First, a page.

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Moisture Management of Below-Grade Construction ‘Basements’
Building on a strong foundation has been a well-recognized principle of construction for thousands of years, but we still continue to violate the concept. One of the most violated areas of below-grade construction is the failure to include moisture management.
Joseph Cubby says, “Learn the past. Decide the present. Build the future.” With apologies to Cubby, let us examine common below-grade construction moisture management errors from the past that are still in practice, and then make some decisions today on how to correct them so that we can build stronger foundations for tomorrow’s residential and commercial properties. Most residential and commercial structures feature below-grade construction that is usually 10- or 12-inch CMU or eight- or 12-inch poured concrete; a much smaller percentage involve ICF and wood walls.
The footings (or caissons) that support these walls can vary in depth and width depending on a variety of soil conditions. The basements may be fully below-grade or partially exposed (a berm) and there may be walkouts; many configurations are possible. However, they all have one thing in common – unique moisture management requirements. (See Image #1.)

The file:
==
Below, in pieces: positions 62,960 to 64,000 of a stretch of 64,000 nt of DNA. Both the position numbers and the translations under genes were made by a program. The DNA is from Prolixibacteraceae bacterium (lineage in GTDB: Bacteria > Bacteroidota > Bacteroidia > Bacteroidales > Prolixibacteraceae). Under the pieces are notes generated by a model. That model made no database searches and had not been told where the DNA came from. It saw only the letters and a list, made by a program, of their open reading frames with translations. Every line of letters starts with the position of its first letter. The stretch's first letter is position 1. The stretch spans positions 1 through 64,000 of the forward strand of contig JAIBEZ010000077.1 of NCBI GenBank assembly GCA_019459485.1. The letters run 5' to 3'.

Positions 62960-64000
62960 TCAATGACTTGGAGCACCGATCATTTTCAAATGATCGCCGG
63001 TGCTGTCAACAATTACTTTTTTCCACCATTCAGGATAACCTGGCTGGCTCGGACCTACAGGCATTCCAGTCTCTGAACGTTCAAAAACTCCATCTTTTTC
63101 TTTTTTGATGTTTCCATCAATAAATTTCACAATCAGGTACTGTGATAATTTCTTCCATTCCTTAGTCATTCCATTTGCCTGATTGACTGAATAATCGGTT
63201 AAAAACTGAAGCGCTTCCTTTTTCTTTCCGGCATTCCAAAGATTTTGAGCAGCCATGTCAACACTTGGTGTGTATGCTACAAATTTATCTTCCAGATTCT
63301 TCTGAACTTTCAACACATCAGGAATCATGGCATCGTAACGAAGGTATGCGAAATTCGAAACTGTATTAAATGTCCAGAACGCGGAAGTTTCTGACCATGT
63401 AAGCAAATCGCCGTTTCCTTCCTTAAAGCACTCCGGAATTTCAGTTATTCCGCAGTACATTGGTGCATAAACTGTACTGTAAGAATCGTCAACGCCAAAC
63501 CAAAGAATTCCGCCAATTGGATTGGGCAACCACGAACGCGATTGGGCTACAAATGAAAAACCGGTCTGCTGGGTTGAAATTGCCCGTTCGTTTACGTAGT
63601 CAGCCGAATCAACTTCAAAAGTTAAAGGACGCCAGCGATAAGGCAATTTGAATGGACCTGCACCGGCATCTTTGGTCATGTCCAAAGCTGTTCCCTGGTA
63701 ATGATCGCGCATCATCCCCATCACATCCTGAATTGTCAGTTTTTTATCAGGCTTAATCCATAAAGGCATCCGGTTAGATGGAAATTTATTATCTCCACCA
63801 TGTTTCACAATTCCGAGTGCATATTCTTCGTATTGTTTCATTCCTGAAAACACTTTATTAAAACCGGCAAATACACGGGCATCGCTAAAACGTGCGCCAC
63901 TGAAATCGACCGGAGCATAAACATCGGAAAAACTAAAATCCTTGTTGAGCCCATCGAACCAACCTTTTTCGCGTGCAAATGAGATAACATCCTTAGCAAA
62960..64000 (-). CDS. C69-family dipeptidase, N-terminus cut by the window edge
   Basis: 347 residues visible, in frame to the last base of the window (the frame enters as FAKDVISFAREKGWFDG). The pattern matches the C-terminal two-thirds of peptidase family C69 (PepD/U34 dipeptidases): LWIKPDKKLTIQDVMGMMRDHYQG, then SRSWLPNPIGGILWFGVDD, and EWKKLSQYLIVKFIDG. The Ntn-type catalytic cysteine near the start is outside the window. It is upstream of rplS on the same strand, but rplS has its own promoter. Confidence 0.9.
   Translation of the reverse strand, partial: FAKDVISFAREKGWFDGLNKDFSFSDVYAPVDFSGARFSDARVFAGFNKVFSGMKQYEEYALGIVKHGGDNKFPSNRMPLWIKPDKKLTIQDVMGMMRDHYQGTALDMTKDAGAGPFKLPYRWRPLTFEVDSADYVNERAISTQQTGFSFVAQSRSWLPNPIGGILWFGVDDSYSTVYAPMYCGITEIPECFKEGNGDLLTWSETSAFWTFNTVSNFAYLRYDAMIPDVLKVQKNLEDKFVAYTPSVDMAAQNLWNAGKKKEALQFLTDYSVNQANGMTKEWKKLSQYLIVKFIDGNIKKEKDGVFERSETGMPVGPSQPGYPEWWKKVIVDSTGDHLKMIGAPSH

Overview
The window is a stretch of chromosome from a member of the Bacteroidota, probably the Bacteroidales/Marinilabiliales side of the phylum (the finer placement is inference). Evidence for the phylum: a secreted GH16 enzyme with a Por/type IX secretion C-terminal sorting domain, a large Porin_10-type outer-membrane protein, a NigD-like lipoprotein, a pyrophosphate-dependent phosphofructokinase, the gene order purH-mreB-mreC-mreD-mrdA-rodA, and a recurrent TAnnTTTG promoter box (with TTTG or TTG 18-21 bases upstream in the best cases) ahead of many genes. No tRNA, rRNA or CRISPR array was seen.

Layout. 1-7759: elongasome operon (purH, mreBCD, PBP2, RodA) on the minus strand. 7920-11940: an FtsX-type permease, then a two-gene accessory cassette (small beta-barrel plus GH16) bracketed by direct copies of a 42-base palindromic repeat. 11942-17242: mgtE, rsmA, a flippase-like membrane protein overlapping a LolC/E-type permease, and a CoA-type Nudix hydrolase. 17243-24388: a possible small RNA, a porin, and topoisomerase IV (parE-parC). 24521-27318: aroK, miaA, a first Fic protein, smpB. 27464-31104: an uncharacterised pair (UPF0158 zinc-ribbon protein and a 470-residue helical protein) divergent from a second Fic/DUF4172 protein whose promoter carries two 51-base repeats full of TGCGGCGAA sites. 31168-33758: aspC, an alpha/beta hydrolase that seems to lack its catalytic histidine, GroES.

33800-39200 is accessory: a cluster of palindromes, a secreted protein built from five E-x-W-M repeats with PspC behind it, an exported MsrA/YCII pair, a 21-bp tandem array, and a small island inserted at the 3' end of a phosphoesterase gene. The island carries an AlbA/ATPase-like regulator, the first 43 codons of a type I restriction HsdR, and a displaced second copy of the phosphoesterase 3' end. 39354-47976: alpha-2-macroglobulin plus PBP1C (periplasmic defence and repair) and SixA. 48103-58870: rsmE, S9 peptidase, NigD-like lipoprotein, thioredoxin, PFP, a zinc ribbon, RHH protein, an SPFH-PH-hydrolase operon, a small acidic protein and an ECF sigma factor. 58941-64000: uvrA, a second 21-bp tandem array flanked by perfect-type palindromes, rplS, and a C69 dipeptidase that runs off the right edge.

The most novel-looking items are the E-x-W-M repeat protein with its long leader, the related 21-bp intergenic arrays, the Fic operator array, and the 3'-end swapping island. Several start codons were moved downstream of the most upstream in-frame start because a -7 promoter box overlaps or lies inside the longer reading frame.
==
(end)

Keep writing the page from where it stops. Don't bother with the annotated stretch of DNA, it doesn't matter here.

The two most common sources of moisture that impact below-grade construction are infiltrating moisture (in liquid form entering through walls or floors) and condensing moisture (in vapor form being deposited on the interior surfaces of the basement walls and floors to create water droplets). Two very different concepts in the realm of the laws of physics, but in many cases, absolutely connected in the realm of wet and dry basements. The factor that joins them is temperature.
Moisture (water in the fill that surrounds below-grade construction) can impact this construction detail in many ways.